optimize costs and moving from a traditional server to serverless can get amazing results. For most companies, making the infrastructure swap to serverless takes some convincing but I’m extremely happy to see so many companies going with serverless in the past couple of years.
Just like with everything else, monitoring the performance of your implementation is crucial and we, the folks at Dashbird, understand this need all too well. This is why we’ve spent the better part of the past year and a half to create a monitoring and observability solution that won’t be the one-trick pony we’ve been accustomed to from the services that were available at the time.
One of those important features for serverless users is the cost monitoring solution that Dashbird offers. I’ll walk you through how it works and how you too can use this to your advantage.
If you don’t have a Dashbird account, you’ll need to get one before anything else. Luckily that’s not going to cost an arm and a leg because you can get Dashbird for free.
Before we jump straight in, let’s take a second to discuss how does the AWS Lambda pricing actually work. You get one million invocations for free and 3.2M seconds of compute time, every month and you only pay for the invocations you use on top of those. Now you may think that’s a lot and if you are developing your product or service, that’s going to be enough. The production environment it’s going to be a different story alltogether as that million invocations go by extremely fast.
For every individual invocation, you pay $0.0000002 but it’s important to note that duration plays an important factor too as you’ll have to pay about $0.0000166667 for every Gb/s after that.
I know those numbers have enough zeros to make the AWS Lambda promise of cutting down your server bills seem amazing but the truth is, they add up really quick. Because of the nature of the serverless architecture, you’ll split every functionality into small little functions that do one thing and return the result so the number of execution will be high.
There a couple of ways to address these but let’s first look at how you go about seeing which functions have a cold start issues and how much of an impact does it really have.
So let’s jump into the app and look how easy it is to identify cold-starts using Dashbird. You login into the app and jump in the Lambda view and look on the right side of the screen. From here you can filter out only the cold starts.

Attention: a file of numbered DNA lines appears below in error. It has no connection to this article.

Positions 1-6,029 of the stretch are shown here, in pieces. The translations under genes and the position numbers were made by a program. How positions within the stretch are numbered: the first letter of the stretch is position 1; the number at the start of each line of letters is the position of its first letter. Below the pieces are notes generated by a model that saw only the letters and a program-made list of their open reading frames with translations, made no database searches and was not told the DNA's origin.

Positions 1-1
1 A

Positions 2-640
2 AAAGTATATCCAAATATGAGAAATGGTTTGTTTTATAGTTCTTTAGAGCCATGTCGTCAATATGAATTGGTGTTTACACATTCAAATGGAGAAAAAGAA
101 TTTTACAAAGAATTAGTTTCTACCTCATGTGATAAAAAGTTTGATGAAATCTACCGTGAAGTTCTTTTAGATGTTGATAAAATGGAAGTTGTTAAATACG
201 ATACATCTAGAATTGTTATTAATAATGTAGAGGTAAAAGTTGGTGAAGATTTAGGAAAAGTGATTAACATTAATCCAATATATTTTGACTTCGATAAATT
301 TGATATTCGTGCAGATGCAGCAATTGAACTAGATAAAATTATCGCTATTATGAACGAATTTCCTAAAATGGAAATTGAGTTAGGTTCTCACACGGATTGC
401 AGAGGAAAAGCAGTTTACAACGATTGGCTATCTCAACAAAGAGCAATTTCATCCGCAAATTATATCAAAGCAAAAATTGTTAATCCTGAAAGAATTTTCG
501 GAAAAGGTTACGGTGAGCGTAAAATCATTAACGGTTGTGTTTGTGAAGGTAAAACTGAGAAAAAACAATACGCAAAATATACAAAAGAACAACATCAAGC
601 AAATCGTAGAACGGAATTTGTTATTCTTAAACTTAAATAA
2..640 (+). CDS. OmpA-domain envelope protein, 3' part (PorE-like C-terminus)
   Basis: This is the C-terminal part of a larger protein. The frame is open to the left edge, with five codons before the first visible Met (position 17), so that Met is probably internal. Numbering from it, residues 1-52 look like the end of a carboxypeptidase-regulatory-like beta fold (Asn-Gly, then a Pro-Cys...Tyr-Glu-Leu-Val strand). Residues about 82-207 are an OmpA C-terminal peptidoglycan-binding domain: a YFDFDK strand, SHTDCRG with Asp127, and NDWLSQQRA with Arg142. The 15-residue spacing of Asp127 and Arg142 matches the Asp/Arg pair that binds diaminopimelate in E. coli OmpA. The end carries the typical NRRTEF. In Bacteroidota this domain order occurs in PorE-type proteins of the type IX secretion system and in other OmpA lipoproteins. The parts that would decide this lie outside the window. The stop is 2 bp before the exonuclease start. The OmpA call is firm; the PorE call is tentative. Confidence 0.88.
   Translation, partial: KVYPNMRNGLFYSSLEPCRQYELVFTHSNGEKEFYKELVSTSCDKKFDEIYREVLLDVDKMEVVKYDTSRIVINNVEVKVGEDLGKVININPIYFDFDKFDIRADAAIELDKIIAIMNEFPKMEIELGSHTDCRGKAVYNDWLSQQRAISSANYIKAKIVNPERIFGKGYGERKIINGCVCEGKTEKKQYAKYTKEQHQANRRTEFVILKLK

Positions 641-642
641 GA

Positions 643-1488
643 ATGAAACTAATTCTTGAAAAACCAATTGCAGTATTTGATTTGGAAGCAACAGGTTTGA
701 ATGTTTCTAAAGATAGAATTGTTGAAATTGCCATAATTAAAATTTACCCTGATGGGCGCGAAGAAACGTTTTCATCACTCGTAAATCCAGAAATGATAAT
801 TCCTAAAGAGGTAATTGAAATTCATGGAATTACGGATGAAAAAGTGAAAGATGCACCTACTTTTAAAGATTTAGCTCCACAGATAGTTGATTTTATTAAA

The little anomaly icon you see next to each function is a cold-start.
Now that we have a simple way to identify our cost increasing cold-starts, we need a way to address them.
Let’s jump back to our Dashbird Lambda panel to look at execution speeds of our functions. After a few seconds, I see a function that looks suspicious.
As you see in the screenshot, our function using only 3% out of the 1024mb of RAM allocated. This seems like the perfect example of what I just described above. Before I jump into my AWS console and take drastic measures I’m going to take a little bit of time to look at multiple invocations of the same function over several days to make sure that I’m looking at a one-off or some sort of exception to the rule.
I quickly filter out this function and compare all the other invocations I see there and I can easily tell that this function is using up to 6% of the memory allocated so I’m comfortable reducing the memory of that function to 128MB saving me about $25 a month on this functions alone. Now imagine doing this for 10, 25 or 100 functions. It adds up.
Yun Zhi Lin wrote an excellent benchmark on this very subject where he went through all the runtimes available for AWS Lambda and compared the execution duration of each one. As it turns out, .Net Core 2.0 wins the race by a good margin with Node and Python coming in second and third.
I hope I’ve been of some help shedding some light on the different ways to cut costs for AWS Lambda and while these might be some of the most popular ways for developers to scale down those AWS bills, I’m sure these are not the only ones. If you have a good trick to save money on AWS Lambda I’d love to hear it!
Failure detection, analytics and visibility for serverless applications in under 5 minutes.